FDIC Proposes Retiring Half Its Risk Management FILs—But Don’t Get Too Excited
It sounds like every banker’s dream come true. The FDIC has proposed retiring 374 of the 664 risk management supervision-related Financial Institution Letters (FILs) issued between 1995 through 2017.
But there’s not much reason to get excited yet. The agency is required to review its rules every 10 years to find outdated or unnecessary regulation as part of the Economic Growth and Regulatory Paperwork Reduction Act of 1996 (EGRPRA). As its first step it identified FIL that “are outdated or that convey regulations or other information that is still in effect but available elsewhere on the FDIC’s website.”
In other words, it’s cutting items that are unlikely to have an impact on your risk management efforts. For example, almost 50 of the FILs are old Office of Foreign Asset Control (OFAC) sanctions and changes to the Specially Designated Nationals and Blocked Persons list from 2008 and before.
What topics are covered?
Bank Secrecy Act
In the category of Bank Secrecy Act/Anti-Money Laundering/Anti-Terrorist Financing, the FDIC proposes archiving 49 FILs, yet this is unlikely to impact the day-to-day operations at financial institutions. For example:
FIL-60-2014: Bank Secrecy Act: Revised Bank Secrecy Act/Anti-Money Laundering Examination Manual. Eliminating this FIL wouldn’t mean abandoning the manual. It simply means there are more recent FILs discussing the most up-to-date version.
FIL-138-2008: Bank Secrecy Act: The SAR Activity Review – Trends, Tips & Issues, October 2008 Edition. Archives a publication of 10-year-old stories of how SARs helped catch Ponzi schemes, a gift shop operating as an unlicensed money service business, and a restaurant at the center of a property crime ring, among others.
FIL-41-2006: Bank Secrecy Act: Guidance on Provision of Financial Services to Belarusian Senior Regime Elements Engaged in Illicit Activities. This is one of several old letters that called out specific foreign institutions or countries like Latvia and Syria for money laundering concerns.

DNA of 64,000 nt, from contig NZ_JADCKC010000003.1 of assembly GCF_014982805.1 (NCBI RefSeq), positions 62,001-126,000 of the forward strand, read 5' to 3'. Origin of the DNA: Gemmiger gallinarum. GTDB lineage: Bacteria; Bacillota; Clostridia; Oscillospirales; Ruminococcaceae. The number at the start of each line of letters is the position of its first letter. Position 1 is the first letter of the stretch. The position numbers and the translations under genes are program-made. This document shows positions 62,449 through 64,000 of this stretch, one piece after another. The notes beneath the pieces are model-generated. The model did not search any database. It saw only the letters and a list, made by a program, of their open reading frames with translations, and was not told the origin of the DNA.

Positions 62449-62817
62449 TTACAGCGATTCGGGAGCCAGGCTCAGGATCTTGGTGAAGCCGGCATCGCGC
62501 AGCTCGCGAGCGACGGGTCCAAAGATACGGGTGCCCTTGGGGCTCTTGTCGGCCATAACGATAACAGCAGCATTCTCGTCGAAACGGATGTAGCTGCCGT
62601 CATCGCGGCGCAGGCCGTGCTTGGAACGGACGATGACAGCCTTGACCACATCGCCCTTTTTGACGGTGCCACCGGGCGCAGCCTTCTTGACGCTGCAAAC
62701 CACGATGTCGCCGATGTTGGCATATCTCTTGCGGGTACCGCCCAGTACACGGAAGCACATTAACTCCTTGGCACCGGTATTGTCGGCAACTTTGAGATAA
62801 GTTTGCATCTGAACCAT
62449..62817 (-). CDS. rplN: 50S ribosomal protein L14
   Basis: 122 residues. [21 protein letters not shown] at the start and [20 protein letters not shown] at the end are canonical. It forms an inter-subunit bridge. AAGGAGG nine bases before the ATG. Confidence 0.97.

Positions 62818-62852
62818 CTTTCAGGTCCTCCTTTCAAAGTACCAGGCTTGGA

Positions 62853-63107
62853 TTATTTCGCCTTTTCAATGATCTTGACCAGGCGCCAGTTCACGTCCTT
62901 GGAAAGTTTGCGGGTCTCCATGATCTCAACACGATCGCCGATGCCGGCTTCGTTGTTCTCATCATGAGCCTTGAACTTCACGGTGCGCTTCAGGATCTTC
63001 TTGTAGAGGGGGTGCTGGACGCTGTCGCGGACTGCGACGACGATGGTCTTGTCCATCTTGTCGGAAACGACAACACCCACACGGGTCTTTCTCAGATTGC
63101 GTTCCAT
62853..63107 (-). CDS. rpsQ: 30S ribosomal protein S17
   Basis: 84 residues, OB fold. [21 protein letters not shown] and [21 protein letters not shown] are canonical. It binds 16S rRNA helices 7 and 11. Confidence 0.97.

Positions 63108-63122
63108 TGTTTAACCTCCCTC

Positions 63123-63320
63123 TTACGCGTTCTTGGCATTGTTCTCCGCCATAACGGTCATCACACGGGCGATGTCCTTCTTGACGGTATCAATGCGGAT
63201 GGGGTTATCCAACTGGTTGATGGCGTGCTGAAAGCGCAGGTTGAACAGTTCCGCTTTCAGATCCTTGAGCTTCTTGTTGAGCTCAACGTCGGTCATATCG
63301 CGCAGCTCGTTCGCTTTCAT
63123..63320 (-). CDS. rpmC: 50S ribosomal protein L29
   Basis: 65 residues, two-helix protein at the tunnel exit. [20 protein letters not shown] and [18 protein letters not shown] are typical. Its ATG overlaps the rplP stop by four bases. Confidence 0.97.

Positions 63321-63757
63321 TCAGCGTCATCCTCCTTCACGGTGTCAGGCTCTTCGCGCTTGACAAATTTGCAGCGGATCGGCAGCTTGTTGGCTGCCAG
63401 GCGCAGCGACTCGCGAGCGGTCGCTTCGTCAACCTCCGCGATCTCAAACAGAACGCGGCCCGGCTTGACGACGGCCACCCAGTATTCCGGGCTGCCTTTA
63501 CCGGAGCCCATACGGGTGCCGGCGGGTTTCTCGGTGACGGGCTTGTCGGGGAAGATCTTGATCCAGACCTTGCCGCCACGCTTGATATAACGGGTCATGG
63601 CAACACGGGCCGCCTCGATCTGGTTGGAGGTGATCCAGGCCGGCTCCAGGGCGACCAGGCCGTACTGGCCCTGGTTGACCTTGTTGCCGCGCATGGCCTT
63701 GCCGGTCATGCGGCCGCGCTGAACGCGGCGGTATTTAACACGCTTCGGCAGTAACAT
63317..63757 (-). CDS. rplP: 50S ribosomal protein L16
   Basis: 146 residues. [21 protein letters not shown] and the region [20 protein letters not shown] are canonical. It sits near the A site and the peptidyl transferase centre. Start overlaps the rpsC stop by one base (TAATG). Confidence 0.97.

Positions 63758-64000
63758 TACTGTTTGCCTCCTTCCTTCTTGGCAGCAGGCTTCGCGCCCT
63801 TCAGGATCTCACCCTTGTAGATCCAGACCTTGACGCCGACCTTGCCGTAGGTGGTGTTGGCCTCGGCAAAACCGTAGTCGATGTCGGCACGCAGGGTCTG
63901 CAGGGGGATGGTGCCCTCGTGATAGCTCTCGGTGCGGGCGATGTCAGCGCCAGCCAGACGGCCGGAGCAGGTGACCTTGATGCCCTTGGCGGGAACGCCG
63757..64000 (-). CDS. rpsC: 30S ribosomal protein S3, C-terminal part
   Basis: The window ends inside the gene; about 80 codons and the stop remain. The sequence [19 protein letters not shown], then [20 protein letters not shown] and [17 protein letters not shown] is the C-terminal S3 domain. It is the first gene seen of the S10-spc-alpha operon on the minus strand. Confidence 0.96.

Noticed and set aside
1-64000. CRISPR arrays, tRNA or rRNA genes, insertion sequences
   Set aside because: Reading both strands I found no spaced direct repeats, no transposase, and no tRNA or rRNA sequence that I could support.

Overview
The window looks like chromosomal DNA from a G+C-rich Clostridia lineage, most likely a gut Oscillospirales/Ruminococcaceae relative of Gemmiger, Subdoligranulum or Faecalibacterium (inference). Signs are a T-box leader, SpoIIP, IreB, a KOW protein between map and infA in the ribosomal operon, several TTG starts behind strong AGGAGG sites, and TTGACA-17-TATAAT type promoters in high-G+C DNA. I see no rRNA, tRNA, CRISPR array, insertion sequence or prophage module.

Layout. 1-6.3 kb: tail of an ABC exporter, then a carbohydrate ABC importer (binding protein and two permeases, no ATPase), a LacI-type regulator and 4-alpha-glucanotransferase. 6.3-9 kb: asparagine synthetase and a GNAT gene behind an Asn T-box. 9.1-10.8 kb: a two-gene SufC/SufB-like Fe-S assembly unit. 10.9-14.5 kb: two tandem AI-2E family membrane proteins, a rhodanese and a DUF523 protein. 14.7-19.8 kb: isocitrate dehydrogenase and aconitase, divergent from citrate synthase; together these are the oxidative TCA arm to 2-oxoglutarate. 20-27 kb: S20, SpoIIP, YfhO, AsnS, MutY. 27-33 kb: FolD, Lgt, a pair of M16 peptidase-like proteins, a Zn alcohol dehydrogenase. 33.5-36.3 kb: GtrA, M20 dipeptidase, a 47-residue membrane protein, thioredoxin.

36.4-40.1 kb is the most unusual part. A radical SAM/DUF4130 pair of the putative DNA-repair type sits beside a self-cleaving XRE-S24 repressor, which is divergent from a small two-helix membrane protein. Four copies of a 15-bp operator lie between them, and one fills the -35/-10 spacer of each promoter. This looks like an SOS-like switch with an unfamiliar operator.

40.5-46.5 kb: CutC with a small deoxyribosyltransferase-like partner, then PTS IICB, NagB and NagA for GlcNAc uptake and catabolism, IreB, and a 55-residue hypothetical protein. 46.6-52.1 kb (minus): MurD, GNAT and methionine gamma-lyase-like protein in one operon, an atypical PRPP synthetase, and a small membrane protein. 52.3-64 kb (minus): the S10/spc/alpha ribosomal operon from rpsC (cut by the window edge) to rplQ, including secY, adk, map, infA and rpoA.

There were some old, outdated standards on the books.
FIL-84-96: Market Risk. This doesn’t eliminate the need to worry about market risk. It simply retires a document that used the outdated risk-based capital requirements from 1996 that have since been updated several times. Other FILs touch on capital standards.
This doesn’t do much of anything to simplify disaster recovery. These FILs apply to specific geographic events, like floods, tornadoes, mudslides and Hurricanes Katrina and Sandy.
Does your bank spend a lot of time worrying about the risk of U.S. Treasury checks stolen in 1998 and other fraudulent documents and instruments from 20 years ago? If not, then the special alerts comprising this batch of proposed FILs to retire won’t be of much help.
Technology has evolved rapidly and new guidance has been regularly issued, leaving outdated items.
FIL-131-97: Security Risks Associated with the Internet. This letter would be helpful if it was 1998 and your institution was “planning to use the Internet as an information resource or delivery channel.”
FIL-81-2000: Risk Management of Technology Outsourcing. While this guidance contains good information, it’s been superseded by other guidance since it was released. The same goes for letters about the FFIEC Technology Examination Handbook.
The agency is retiring quarterly Consolidated Reports of Condition and Income for 2014 through 2016.
The Good News
Outdated regulations are like dusty cardboard boxes in the attic. They take up space and can distract us from finding what’s really important. But when financial institutions are clamoring for more regulatory relief, throwing out a few old boxes doesn’t feel like a ton of progress.
Fortunately, the FDIC says it’s still reviewing the rest of the FILs for “opportunities for updates and additional streamlining.” That means there is still a chance that the agency will find ways to improve existing regulation and perhaps make things less confusing and even lighten regulatory burden.
But don’t expect to put the brakes on your risk management efforts anytime soon. As long as credit, transaction, operational, financial, reputation, cyber and concentration risk exist, those risks will need to be managed for an institution to be successful.